Two separate nested analyses of variance (ANOVA) were calculated using the transformed data for species richness and activity density. ANOVA models were calculated using latitude and elevation as random main effects and mountain as a random factor nested in latitude. We tested for the main effects of latitude and elevation, for the nested effect of mountain, and for the interaction between latitude and elevation. We used package "lme4" (Bates and Maechler, 2009) for the R statistical software version 2.8.0 (R Development Core Team, 2008). To explore variability in species richness and activity density among elevations due to the significant interaction, we ran six one-way ANOVAs within each mountain range using SPSS version 15 (SPSS Inc., 2006).
To examine the effects of elevation and latitude on patterns of community composition, we ran a non-metric multidimensional scaling (NMS) ordination (Kruskal, 1964) with the software program PC-ORD version 4.17 (McCune and Mefford, 1999). A detrended correspondence analysis (DCA) was first completed and used as a starting configuration for the NMS ordination. To achieve the optimum NMS solution, we used step-down in dimensionality beginning at six axes. The best solution is that which minimizes stress (the relationship between the original species data and the data represented in ordination space) while maintaining the interpretability of the data by obtaining the fewest dimensions. The ordinations were run using Sorensen (Bray-Curtis) distance with 400 iterations, 20 runs with real data, 50 runs with randomized data, and an instability criterion of 0.00005. A Monte Carlo simulation using randomized data (n = 50) was run to determine the probability that a similar final stress could have been achieved by chance (McCune and Grace, 2002).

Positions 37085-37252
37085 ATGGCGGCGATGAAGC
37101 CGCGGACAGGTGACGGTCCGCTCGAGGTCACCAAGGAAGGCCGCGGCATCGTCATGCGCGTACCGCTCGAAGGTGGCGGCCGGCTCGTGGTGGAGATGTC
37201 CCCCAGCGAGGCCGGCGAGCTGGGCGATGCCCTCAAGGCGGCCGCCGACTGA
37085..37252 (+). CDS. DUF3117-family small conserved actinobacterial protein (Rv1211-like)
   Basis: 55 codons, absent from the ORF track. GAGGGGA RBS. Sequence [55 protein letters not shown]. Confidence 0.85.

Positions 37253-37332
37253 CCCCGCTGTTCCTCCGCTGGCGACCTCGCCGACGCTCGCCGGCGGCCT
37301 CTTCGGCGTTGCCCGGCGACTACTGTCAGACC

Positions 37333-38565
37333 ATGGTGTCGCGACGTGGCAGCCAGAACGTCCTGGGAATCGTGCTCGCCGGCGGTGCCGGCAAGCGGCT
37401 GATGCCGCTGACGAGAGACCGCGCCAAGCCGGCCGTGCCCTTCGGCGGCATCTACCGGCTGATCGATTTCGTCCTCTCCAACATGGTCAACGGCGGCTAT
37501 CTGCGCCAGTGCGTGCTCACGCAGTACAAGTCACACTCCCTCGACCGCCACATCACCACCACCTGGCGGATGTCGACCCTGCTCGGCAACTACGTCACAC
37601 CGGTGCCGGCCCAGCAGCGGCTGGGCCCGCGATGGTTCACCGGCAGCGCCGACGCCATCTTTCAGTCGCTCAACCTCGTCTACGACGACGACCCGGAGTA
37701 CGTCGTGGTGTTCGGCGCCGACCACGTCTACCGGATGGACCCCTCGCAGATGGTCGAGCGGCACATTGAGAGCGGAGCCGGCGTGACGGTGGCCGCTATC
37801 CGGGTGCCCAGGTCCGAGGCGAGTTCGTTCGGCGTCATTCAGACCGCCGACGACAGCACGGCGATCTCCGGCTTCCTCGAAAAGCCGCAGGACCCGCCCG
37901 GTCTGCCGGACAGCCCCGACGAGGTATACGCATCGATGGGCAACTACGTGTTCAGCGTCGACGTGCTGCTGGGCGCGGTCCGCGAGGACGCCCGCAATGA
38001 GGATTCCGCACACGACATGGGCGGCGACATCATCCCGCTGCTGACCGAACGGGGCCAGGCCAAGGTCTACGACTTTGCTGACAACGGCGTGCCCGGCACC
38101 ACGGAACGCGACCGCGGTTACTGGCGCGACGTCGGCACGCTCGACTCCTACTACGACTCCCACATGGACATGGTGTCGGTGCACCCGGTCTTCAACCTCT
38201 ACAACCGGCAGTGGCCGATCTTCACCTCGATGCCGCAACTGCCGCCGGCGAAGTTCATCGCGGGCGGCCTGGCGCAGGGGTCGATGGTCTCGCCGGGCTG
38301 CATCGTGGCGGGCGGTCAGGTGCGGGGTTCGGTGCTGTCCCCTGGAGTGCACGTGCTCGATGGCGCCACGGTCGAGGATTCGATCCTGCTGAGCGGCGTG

We used rank-transformed multi-response permutation procedures (MRPP) (Mielke and Berry, 2001) to test for differences in species composition among latitudes, elevations, and mountains. We also tested for differences among elevations within latitudes in case of variation. This non-parametric statistical procedure tests whether there are significant compositional differences (i.e., average within-group ranked distances) between two or more sample groups defined a priori. MRPP is a good complement to NMS ordinations, and it helps improve their interpretability by providing a measure of effect size given by the chance-corrected, within-group agreement statistic "A" (McCune and Grace, 2002).
To examine how individual species responded to the elevational gradient in each of the mountain ranges, we plotted the transformed activity density of the most dominant species. We also performed indicator species analyses (Dufrene and Legendre, 1997), using PC-ORD, to determine whether a given species was abundant at a particular elevation or group of elevations (i.e., low or high) and the fidelity to that group. We chose to run two sets of indicator species analyses, using species that were both represented by more than 10 individuals and present in at least eight sites, to determine whether each species was a significant indicator of a particular elevation or elevation group.